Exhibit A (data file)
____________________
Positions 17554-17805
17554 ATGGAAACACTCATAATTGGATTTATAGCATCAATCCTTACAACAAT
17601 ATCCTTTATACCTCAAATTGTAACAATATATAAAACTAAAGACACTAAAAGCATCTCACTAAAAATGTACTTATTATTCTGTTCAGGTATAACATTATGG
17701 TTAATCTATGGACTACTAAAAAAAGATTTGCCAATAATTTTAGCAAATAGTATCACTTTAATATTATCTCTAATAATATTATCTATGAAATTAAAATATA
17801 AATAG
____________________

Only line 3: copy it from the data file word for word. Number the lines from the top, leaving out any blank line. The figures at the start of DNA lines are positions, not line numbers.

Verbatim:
17601 ATCCTTTATACCTCAAATTGTAACAATATATAAAACTAAAGACACTAAAAGCATCTCACTAAAAATGTACTTATTATTCTGTTCAGGTATAACATTATGG